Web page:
That version of Community wasn’t the best version of Community, but it was an effective character-driven comedy in a nicely specific environment and it laid the groundwork for the better Community to exist. On another episode, wheelchair user Garrett (Colton Dunn) spends the entire show trying to avoid a company photographer — knowing that an African-American with a disability is seen as irresistible fodder for the corporate magazine.

It can be at cross purposes tonally, sending mixed messages; it seems to condescend to its milieu and people even as it explicitly warns against condescension. A viewer could easily get the feeling that the entire cast is just one blown audition away from actually having to seek retail work — and that, too, would be a funnier idea for a joke than anything seen here.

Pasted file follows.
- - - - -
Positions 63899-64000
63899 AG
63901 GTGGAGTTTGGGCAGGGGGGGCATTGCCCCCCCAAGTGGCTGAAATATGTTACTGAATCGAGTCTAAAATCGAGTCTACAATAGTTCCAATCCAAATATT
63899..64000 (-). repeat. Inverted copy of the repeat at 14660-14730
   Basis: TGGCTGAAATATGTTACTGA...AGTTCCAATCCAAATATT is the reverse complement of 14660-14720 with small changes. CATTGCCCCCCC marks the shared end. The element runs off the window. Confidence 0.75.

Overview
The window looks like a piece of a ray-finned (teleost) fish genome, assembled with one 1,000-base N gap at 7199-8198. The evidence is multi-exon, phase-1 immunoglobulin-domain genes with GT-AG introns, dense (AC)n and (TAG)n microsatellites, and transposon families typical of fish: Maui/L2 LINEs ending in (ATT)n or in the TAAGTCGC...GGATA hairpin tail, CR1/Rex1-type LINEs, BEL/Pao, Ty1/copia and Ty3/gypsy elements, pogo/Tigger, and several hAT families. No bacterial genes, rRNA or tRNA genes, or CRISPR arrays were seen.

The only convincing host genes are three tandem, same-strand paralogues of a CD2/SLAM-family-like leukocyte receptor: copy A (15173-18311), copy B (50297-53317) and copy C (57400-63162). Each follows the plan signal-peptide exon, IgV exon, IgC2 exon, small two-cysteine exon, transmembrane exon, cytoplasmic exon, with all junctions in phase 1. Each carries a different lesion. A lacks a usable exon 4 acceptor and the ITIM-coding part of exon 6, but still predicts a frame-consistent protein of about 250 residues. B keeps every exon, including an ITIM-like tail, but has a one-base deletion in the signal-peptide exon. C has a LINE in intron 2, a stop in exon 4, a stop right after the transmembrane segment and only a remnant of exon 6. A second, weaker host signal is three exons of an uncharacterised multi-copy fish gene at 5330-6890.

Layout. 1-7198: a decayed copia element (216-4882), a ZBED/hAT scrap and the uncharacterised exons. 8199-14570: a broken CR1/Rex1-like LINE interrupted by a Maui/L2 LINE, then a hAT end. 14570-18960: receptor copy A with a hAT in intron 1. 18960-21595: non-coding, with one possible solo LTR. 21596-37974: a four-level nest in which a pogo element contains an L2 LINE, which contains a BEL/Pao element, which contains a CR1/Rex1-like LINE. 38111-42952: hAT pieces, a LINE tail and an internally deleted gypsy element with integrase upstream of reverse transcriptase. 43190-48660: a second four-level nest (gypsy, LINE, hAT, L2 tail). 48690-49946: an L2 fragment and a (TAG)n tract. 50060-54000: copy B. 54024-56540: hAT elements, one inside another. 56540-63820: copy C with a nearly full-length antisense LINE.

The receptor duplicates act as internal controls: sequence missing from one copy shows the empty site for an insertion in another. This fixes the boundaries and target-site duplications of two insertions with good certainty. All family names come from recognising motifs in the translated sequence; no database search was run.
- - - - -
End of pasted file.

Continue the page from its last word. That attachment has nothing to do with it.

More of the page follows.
These include the new guy (Feldman); the seen-it-all clerk (Dunn); the typically clueless manager (McKinney), and the ambitious, rule-driven assistant manager (Ash). Feldman’s Jonah is the Jeff Winger of Superstore, a seemingly overqualified guy forced by circumstances to become part of the mismatched family of oddballs working at fictionalized megastore Cloud 9. Then the show is apt to deliver a surprise, such as a riff on American Beauty or a description of Jonah as so cute that “A panda and a Disney princess had a baby” or that he resembles “a villain on the CW.” Admittedly, recent NBC comedies have generally lowered expectations — and filling the gap between editions of The Voice isn’t the most promising of scheduling options. Teenager Cheyenne (Nichole Bloom, “Shameless”) is six months pregnant and considering a wedding to her rapper-wannabe boyfriend who has an IQ just above room temperature … if that room were in the Arctic and all the windows were open. With recurring sight gags focused on the store’s less savory customers — a child test drives a potty, an adult test drives an actual toilet — that toggle between absurd and acidic, “Superstore” needs to heed its own advice about avoiding condescension.